It's no big surprise that they call it "x squared" when you multiply a
number by itself. After all, when you want to know the area of
a square that's (say) 9 metres wide, then you'd probably work out
9 * 9 = 9^{2}
= 81 square metres as quick as a flash. It's easy to see because you can think of
the big square as nine rows of nine 1metre squares. It works for other shapes as well.
You may know the famous formula for the area of a circle:
pi * r^{2} (where
r is the radius of the circle). Just like the square, if you double the width of
a circle you get four times the area. Or if you make the circle (or
square) nine times as wide then you'll get 81 times
the area.
But there's more to x^{2} than just working out areas. That's me (right)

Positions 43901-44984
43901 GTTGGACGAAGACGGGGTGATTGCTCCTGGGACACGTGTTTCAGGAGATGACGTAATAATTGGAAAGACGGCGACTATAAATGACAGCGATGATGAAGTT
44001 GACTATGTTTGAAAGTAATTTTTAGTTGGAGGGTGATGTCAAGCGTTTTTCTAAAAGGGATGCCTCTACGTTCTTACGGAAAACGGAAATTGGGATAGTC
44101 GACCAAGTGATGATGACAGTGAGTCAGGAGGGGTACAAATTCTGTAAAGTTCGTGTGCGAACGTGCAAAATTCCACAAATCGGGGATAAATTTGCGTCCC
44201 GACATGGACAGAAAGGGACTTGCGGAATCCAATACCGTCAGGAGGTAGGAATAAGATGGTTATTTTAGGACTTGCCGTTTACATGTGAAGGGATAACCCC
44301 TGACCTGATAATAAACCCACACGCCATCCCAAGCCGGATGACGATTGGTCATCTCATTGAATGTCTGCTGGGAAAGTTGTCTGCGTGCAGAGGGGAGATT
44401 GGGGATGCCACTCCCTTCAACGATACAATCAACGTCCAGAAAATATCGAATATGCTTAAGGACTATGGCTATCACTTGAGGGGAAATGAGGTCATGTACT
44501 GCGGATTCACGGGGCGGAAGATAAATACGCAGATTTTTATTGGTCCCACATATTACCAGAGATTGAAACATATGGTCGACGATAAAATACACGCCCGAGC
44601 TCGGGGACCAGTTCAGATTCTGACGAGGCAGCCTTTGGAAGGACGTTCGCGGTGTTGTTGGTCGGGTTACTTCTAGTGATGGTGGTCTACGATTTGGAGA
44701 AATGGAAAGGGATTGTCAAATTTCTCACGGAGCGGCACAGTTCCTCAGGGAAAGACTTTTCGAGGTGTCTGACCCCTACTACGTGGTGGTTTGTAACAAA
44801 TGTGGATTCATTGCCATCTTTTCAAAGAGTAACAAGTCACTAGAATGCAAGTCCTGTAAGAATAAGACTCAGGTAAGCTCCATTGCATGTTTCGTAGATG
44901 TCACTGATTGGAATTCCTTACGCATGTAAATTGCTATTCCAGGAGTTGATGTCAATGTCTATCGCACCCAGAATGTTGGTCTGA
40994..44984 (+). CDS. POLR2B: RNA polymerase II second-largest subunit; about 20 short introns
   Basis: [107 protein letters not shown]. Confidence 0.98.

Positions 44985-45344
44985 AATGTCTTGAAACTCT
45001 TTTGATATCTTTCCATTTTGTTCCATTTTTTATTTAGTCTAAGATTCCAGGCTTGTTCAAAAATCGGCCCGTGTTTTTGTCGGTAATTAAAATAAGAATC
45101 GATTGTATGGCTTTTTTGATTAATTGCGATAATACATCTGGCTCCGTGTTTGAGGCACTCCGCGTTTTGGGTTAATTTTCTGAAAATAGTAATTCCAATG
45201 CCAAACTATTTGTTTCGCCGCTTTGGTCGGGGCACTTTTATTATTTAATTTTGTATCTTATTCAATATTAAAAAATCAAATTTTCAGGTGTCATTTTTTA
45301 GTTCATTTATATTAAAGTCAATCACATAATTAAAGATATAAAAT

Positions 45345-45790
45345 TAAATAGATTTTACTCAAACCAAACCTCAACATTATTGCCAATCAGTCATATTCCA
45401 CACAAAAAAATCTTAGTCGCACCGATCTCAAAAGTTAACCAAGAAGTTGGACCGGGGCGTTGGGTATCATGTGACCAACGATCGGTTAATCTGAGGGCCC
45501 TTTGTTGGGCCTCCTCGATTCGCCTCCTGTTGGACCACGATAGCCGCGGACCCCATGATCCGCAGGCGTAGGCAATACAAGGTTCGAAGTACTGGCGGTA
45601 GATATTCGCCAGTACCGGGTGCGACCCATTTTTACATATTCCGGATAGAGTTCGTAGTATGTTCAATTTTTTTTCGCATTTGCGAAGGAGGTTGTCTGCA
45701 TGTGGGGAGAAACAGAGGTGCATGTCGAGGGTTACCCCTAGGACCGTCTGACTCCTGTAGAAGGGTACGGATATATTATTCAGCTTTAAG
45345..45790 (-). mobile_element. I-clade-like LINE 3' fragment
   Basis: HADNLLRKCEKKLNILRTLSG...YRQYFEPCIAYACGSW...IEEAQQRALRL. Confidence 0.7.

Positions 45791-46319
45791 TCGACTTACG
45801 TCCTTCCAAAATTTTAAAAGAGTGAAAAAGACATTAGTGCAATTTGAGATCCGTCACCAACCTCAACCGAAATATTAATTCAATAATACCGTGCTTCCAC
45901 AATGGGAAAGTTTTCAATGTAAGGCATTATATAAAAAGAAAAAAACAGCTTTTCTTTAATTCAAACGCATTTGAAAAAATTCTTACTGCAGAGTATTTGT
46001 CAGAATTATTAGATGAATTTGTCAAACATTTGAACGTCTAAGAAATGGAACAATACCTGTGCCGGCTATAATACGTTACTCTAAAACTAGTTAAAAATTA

clinging on to the new sign on the roof of the nightclub. Now obviously, the faster the
wind blows, the harder it pushes on you. But when the wind speed doubles the pressure it
exerts on objects it flows past doesn't merely double; it actually quadruples.
In fact, the wind pressure goes up with the square of wind speed.
That's a very interesting thing to know if you're trying to work out how many nails
will be needed to stop your nightclub sign blowing away. It means, for example, that if
the wind gets 20% faster (that's a factor of 1.2) then the wind pressure will rise by
a factor of 1.2 * 1.2 = 1.44 (ie a 44% wind pressure increase).
And that's just one of many phenomena where you need an x squared to work out
the right answer. Another case is the amount of energy in a bullet from a gun.
This is important because it's a pretty good measure of how much damage the bullet
will do when it hits. The kinetic energy of the bullet depends on it's weight and also
on it's speed. If you triple the weight of your bullet then you'll
triple the amount of energy (if the speed is the same). But if you triple the
speed of the bullet then you'll have nine times as much
energy.